Why would hackers block email reception to a compromised account? Isn’t that counter-productive?

Today I found out that my main email address has been taken over by malicious actors. After several tests this morning, I can now confirm that the email address is currently impersonated and controlled by someone at Dreamhost, or a third party at the knowledge of employees at Dreamhost. It is possible that their entire hosting service is compromised.

A week ago, I had issues with a blog at Dreamhost and suspected the issue is with WordPress. After running some tests, while the WordPress theory remained inconclusive, I began detecting suspicious activity at Dreamhost. One thing lead to another and I discovered that someone else is using the compromised email address. I was no longer receiving any emails at this address, unless they stemmed from Google. I had no choice but to immediately delete this email account and begin observing Dreamhost.

Although the email address no longer exists, it appears to be cloned and I know for a fact that it is still being used online. I cannot give any more details on the matter because I haven\’t identified the exact perpetrator(s) yet and I want to investigate a little deeper before sending out full reports to local and federal police as well as international authorities.

Why do hackers block email reception to a hacked account?

The only reason I can think of is to open social media accounts for malicious purposes. Since I don\’t do anything on social media, it is tempting for malicious actors to impersonate me and open accounts through my email addresses. The only thing that dissuades them is the confirmation emails.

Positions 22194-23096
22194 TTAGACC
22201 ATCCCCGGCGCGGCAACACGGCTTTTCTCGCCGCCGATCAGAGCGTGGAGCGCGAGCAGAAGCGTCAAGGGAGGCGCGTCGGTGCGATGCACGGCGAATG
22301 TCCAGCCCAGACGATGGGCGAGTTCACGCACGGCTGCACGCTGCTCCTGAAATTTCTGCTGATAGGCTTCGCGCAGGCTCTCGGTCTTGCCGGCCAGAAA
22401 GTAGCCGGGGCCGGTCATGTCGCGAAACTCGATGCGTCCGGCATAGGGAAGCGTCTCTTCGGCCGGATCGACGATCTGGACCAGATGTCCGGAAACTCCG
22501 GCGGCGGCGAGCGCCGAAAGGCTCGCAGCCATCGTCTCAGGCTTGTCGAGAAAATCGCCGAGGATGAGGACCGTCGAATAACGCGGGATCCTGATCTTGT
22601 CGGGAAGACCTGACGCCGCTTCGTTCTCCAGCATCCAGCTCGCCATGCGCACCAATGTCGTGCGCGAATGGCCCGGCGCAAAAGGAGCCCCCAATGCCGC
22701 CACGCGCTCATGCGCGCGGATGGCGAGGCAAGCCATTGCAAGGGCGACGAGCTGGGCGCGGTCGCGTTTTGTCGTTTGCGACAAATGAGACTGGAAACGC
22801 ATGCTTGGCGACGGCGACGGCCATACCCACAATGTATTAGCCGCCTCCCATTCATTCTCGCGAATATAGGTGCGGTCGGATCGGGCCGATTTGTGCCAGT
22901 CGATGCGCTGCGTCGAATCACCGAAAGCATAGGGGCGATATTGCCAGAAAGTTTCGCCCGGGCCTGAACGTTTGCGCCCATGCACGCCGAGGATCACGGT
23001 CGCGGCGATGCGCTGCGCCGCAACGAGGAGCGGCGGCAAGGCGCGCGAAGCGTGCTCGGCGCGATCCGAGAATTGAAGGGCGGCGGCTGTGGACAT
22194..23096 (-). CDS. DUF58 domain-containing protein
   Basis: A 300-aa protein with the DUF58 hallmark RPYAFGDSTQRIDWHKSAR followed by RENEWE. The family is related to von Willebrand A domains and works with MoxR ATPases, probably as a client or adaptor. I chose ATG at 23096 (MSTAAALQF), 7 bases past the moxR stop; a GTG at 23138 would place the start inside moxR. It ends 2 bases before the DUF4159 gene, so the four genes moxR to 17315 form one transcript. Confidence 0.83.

As soon as I receive a confirmation email from a social media site, I block the account by (1) confirming my email; (2) immediately logging into the social media account in question: (3) changing the password to a random forgettable word I never use elsewhere; (4) unsubscribing from all notifications; (5) logging out forever. It has happened to me a few dozen times already since 2016. The first three times it was at Instagram and it helped me develop this free, simple, and efficient protocol. Each new issue helps us to update and enhance the previous fixes. Hackers take it as a challenge and upgrade their methods too, so the current issue is an upgraded attack.

When you know that when I receive a confirmation email I will block the account, you wouldn\’t want me to find out, so you would make sure I don\’t receive those confirmation emails, it is not enough to intercept them, you need to make sure they come directly to you and not to my inbox. So you do what you have to do. And I begin quantifying damages. Not like I have any other choice than to close a fixture of an email address.

In the meantime, I am using an interim email hosted with a different provider rossita@videotron.ca